To the Editor:
In her opinion essay, Heidi Anne E. Mesmer proclaims that explicit instruction in phonics is not enough: Children must be taught print concepts, phonemic awareness, morphology, and fluency (“Phonics Is Just One Part of a Whole,” Feb. 12, 2020).
Of course, children should develop competence in these areas, but should all this be taught explicitly? There is considerable published research that challenges this view, and concludes that for these “neglected” areas as well as phonics: There are many rules and generalizations that are extremely complex and have not even been well-described; deliberate instruction does not result in improved reading comprehension; competence in these areas has been shown to emerge without instruction.
A reasonable hypothesis, one not mentioned by Mesmer, is that competence in these areas is largely, if not completely, the result of reading. To borrow terminology from second language acquisition, these competencies are subconsciously acquired, not consciously learned.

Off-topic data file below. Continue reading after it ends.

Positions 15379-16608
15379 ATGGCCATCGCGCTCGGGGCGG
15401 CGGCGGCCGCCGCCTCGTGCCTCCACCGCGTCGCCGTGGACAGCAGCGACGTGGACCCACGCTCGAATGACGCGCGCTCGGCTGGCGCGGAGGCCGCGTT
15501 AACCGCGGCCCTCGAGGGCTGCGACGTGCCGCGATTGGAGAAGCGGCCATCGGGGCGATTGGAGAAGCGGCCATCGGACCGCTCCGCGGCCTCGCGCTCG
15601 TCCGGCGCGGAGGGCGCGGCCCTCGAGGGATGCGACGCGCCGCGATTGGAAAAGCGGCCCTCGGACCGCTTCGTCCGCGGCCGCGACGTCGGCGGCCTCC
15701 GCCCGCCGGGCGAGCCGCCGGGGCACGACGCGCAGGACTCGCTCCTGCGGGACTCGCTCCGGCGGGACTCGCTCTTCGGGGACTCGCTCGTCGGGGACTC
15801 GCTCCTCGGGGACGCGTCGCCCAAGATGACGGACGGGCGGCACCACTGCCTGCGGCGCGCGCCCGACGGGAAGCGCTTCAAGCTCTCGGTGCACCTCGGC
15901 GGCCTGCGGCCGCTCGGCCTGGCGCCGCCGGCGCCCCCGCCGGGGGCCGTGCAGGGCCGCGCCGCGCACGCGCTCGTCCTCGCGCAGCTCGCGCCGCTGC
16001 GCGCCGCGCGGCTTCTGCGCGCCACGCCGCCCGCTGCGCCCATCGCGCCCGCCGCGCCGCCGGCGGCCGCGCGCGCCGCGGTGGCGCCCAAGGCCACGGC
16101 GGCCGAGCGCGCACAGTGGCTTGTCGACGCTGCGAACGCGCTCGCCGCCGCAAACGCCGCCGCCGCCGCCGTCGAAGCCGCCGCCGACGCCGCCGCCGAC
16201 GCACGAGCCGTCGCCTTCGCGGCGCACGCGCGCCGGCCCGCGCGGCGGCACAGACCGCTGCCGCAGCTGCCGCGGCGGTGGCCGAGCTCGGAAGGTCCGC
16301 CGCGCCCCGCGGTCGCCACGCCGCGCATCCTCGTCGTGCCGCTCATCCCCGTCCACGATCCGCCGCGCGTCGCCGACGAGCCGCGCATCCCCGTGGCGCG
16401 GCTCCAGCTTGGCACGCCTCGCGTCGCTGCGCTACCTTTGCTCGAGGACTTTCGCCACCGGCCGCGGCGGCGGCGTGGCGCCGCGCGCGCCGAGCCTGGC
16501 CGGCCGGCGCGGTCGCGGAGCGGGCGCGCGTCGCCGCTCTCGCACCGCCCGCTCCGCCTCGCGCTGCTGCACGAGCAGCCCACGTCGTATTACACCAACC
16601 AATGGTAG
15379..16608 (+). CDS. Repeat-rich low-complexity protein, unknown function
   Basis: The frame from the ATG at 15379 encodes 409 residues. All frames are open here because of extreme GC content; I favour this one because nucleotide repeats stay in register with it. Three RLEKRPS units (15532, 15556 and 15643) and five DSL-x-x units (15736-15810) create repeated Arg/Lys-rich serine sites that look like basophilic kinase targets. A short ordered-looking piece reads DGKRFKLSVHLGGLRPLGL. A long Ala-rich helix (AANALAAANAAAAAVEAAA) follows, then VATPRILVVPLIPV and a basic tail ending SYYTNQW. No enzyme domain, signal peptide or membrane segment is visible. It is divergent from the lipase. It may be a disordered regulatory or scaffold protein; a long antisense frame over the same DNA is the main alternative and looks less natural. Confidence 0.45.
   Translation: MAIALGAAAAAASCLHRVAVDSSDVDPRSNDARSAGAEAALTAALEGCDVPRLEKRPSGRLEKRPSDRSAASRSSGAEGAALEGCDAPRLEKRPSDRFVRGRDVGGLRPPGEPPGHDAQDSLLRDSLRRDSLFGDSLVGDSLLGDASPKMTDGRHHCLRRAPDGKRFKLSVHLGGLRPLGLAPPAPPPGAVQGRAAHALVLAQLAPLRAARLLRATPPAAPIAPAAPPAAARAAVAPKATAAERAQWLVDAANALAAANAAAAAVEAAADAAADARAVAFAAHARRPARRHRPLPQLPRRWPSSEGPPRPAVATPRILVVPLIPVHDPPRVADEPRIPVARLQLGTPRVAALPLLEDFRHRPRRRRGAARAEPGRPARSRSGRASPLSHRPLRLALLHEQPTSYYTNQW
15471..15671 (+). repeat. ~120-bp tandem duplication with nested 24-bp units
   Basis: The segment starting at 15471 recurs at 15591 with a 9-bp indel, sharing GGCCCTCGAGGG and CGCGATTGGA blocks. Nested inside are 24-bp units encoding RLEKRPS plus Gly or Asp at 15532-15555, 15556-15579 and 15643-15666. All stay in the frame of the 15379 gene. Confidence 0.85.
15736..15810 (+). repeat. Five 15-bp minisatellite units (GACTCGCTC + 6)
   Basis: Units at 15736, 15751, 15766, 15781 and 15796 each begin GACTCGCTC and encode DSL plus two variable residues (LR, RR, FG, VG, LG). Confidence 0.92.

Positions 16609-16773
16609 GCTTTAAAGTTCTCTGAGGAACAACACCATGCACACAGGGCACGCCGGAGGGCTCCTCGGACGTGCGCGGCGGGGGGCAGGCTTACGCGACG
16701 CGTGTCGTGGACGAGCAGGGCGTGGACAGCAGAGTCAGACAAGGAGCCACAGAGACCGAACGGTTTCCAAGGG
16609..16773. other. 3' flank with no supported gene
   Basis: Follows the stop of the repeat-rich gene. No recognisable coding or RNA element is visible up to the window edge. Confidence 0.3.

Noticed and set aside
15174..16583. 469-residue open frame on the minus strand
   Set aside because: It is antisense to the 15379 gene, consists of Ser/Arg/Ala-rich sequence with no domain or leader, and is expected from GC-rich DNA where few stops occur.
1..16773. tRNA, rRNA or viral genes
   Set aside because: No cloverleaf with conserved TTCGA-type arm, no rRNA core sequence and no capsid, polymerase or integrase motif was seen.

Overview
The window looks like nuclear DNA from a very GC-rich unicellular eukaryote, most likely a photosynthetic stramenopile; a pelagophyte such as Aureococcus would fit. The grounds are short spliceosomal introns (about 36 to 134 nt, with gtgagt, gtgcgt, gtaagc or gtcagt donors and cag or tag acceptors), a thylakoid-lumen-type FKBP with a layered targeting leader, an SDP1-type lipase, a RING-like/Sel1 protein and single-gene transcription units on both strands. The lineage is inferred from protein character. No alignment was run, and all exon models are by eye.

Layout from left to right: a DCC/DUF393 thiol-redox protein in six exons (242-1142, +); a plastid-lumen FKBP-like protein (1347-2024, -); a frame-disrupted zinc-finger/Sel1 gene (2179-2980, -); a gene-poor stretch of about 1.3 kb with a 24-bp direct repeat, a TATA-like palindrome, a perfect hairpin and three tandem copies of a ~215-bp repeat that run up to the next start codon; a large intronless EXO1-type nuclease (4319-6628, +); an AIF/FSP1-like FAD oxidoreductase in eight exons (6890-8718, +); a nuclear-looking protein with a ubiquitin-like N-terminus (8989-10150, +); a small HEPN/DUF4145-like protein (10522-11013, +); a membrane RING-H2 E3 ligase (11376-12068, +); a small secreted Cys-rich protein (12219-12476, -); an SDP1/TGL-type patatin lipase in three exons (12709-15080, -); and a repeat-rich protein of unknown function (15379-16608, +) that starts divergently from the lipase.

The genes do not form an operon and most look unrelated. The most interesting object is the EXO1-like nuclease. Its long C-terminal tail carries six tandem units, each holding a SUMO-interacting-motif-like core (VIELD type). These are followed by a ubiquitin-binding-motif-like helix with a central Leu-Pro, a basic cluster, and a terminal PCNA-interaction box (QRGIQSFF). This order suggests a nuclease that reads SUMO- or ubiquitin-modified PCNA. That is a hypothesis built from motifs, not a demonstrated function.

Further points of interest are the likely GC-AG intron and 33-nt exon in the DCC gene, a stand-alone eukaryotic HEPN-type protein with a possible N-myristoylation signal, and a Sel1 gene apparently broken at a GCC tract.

There are quite a few articles presenting and reviewing these conclusions, including my 2003 article, “The Unbearable Coolness of Phonemic Awareness”; my 2019 article, “The (Huge) Role of Stories and the (Limited) Role of Phonics”; and Jeff McQuillan’s 2019 paper, “The Myth of Teaching Morphology.”
University of Southern California
Los Angeles, Calif.
A version of this article appeared in the February 26, 2020 edition of Education Week as A Debate Over Phonics Instruction